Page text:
And what about switching desktops and WMs? Can I switch from Gnome/Metacity to KDE/Kwin to Fluxbox to Enlightenment with zero fuss without the Fedora desktop manager (whichever it chooses) looking like shit or X-Free, X-Org or whatever fucking up my screen-resolution?

Will multi-source audio work out of the box? (wether with esound demon or whatever ... gosh, just asking this question brings back those memories ... )

What about generic wireless stuff and extra function keys and all that? Especially on those new sub 1000 Euro laptops popping up everywhere? If I get a fairly cheap generic laptop with all of todays bells and wistles, will I be able to scrap Windows Fister and slap Fedore over it and utilize all the extra features or will it take a week of expert-tweaking (which I don't have time and nerve for anymore) to get those things running?

What's with Flash? Java? The server stack, LAMPhp ( ... I'm a web-developer)? Zero fuss install/uninstall/upgrade/dependancy tracking and resolution? Or will I be hand-hacking my way to a safely running PDT Eclipse roundtrip debugging enviroment with XDebug (as with every other OS on this planet)?

What's with DVDs? Will I have to install 6 players of which only two kinda-sorta-maybe work 75% of the time or will there be *ONE* (1) DVD player that actually plays DVDs without getting into a hissy fit over CSS (I'm willing to install a Fedora DeCSS package by hand from a 'non-offical' source for that or do any other documented non-hacky actions in order to prepare for that)

What's with Video? What's with 3D?

Fedore Fan Crew - here's your chance to get a Debian/Ubuntu guy to give Fedora a try next time around. I'd like to read your thought on the issues above. Thanks.

Re:Debian/Ubuntu User asks: What's the big deal? (1)

bockelboy (824282) | more than 6 years ago | (#23122346)

For me, it's simple - it gives me an idea of what RHEL might look like in a couple of years. I have access to a couple tens of thousands of servers which run various RHEL derivatives. I have access to none that are Debian derivatives.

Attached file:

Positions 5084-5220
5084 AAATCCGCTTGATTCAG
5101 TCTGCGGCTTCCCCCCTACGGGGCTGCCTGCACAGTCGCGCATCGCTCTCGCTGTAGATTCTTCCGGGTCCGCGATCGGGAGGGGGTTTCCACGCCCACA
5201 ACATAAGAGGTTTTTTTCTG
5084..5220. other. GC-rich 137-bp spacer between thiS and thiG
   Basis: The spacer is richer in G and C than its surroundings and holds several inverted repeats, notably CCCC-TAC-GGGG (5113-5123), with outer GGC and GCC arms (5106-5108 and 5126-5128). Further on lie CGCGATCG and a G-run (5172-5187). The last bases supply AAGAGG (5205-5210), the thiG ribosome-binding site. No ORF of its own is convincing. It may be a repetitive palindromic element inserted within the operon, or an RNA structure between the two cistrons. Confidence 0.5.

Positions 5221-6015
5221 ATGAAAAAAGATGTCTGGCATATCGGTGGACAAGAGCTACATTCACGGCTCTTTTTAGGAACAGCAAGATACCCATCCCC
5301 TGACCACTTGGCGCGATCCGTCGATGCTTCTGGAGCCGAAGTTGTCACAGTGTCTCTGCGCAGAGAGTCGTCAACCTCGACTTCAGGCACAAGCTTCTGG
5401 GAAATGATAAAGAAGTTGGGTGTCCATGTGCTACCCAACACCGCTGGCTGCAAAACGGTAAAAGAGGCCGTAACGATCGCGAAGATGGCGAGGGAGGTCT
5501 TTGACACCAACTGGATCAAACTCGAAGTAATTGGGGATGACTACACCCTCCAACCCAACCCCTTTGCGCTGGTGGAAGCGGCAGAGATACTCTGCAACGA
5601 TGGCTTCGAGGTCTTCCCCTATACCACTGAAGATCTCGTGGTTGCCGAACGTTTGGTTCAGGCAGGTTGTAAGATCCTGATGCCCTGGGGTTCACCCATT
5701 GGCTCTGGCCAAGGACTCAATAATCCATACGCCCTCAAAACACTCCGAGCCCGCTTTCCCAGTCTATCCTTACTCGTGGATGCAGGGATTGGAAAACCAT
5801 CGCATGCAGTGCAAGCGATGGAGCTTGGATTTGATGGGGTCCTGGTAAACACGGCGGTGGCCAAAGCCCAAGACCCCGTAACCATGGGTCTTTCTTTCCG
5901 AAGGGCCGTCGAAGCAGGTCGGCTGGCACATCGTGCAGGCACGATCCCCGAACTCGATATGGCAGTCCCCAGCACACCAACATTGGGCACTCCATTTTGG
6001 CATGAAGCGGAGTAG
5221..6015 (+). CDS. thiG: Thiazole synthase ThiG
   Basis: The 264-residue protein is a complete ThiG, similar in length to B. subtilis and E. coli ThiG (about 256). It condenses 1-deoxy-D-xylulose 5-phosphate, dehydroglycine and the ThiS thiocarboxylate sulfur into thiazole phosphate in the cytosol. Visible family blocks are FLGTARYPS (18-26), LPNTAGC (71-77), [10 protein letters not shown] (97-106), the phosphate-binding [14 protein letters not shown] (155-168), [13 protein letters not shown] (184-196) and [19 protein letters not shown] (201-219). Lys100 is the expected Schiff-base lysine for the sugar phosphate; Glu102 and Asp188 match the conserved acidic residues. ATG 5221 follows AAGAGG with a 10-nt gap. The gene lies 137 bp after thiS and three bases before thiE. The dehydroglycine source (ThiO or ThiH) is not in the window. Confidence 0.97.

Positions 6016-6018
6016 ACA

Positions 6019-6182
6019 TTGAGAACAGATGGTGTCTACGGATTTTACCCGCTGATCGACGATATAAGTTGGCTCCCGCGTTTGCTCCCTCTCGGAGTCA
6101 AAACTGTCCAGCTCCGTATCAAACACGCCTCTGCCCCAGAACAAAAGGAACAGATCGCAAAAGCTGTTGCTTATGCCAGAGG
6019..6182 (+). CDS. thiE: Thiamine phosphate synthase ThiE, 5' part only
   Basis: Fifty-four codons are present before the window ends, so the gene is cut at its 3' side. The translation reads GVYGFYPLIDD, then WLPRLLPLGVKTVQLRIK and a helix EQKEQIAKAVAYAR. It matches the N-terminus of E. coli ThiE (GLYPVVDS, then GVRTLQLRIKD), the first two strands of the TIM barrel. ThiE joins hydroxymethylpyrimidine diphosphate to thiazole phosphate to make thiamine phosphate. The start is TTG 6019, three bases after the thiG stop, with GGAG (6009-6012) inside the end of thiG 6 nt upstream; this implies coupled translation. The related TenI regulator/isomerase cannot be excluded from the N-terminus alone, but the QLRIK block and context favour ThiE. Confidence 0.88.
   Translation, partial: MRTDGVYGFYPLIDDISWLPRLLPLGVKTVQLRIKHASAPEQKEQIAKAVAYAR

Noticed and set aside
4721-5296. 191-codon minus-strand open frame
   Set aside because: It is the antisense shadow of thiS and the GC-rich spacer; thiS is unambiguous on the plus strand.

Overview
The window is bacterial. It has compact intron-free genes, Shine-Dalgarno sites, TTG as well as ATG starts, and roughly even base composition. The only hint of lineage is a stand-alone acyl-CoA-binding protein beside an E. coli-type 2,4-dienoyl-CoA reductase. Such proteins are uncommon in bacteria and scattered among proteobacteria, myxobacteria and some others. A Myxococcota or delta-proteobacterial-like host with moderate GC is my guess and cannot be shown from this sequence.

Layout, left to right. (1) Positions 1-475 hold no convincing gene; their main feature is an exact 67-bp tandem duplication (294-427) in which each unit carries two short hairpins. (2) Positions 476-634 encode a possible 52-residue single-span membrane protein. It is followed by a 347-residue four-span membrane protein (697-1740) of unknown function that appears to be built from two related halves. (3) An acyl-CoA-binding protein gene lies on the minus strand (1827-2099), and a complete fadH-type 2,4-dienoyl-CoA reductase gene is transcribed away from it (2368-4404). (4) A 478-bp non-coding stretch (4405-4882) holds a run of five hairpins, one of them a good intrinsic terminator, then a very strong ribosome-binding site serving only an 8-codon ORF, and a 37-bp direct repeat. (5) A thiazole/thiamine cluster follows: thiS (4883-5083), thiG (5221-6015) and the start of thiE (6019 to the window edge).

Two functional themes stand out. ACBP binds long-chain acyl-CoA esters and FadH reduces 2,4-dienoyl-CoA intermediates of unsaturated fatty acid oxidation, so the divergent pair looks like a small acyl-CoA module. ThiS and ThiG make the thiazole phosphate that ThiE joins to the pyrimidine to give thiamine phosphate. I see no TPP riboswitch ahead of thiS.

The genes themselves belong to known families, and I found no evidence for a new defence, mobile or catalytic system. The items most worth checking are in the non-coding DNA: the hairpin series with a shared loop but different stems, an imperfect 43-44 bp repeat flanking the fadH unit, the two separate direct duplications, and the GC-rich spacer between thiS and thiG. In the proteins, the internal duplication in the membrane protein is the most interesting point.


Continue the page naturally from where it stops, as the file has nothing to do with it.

Re:Debian/Ubuntu User asks: What's the big deal? (2, Informative)

427_ci_505 (1009677) | more than 6 years ago | (#23122874)

>Does Fedora have a neat zero-fuss hardware recognition and will it install and run out of the box just as >fritionless as Ubuntu or Knoppix?

Multiple monitor setups are problematic, but other stuff works well.

>Will multi-source audio work out of the box? (wether with esound demon or whatever ... gosh, just asking this >question brings back those memories ... )

If by this you mean multiple programs can output sound at the same time, then yes.

>What about generic wireless stuff and extra function keys and all that? Especially on those new sub 1000 Euro >laptops popping up everywhere? If I get a fairly cheap generic laptop with all of todays bells and wistles, will >I be able to scrap Windows Fister and slap Fedore over it and utilize all the extra features or will it take a >week of expert-tweaking (which I don't have time and nerve for anymore) to get those things running?

On F8, with a Broadcom wireless card, I needed to cut the firmware out of the windows driver. That was annoying. After that it works well. I wish I had an intel card.

>>What's with Flash?

On an i386 it works fine. Just make sure to install an extra package that allows the sound to work with Pulse Audio. With that said, at least one of the versions of Adobe's plugin isn't too stable...

>>Java?

Seems to be doing ok.

>>Zero fuss install/uninstall/upgrade/dependancy tracking and resolution?

Yum does seem slower than apt-get, but I haven't had any problems with it besides.

>>What's with DVDs? Will I have to install 6 players of which only two kinda-sorta-maybe work 75% of the time or >>will there be *ONE* (1) DVD player that actually plays DVDs without getting into a hissy fit over CSS (I'm >>willing to install a Fedora DeCSS package by hand from a 'non-offical' source for that or do any other >>documented non-hacky actions in order to prepare for that)

mplayer or vlc should handle it, after installing the necessary pkgs.

>>What's with Video? What's with 3D?

The open source radeon driver seems to be working well with my older hardware.

>>Fedore Fan Crew - here's your chance to get a Debian/Ubuntu guy to give Fedora a try next time around. I'd like >>to read your thought on the issues above. Thanks.

I'd try a livecd. Just be aware that most of the software won't be there, since there is only so much that can fit on a livecd. I use debian on my other computer. So far, I'm liking fedora better. But debian is still pretty good.

Cool, I thought slashdot was hiding fedora (1)

Pros_n_Cons (535669) | more than 6 years ago | (#23122026)

When fedora beta didn't make slashdot (not even linux section) and ubuntu beta was front page 2 days later i thought slashdot had a bias. Was kinda surprised to see this.

I been using this release fedora 9 since alpha and everytime I updated i saw alot of improvement. Still need to report a laptop bug (with mouse pads not working right) but other than that this release should be good to go on my box by release date.

madwifi replaced by ath5k (1)

shutdown -p now (807394) | more than 6 years ago | (#23122900)

It seems that Fedora 9 uses ath5k instead of the good old madwifi for Atheros chipsets. Given that ath5k is far from stable [madwifi.org] yet, I wonder why?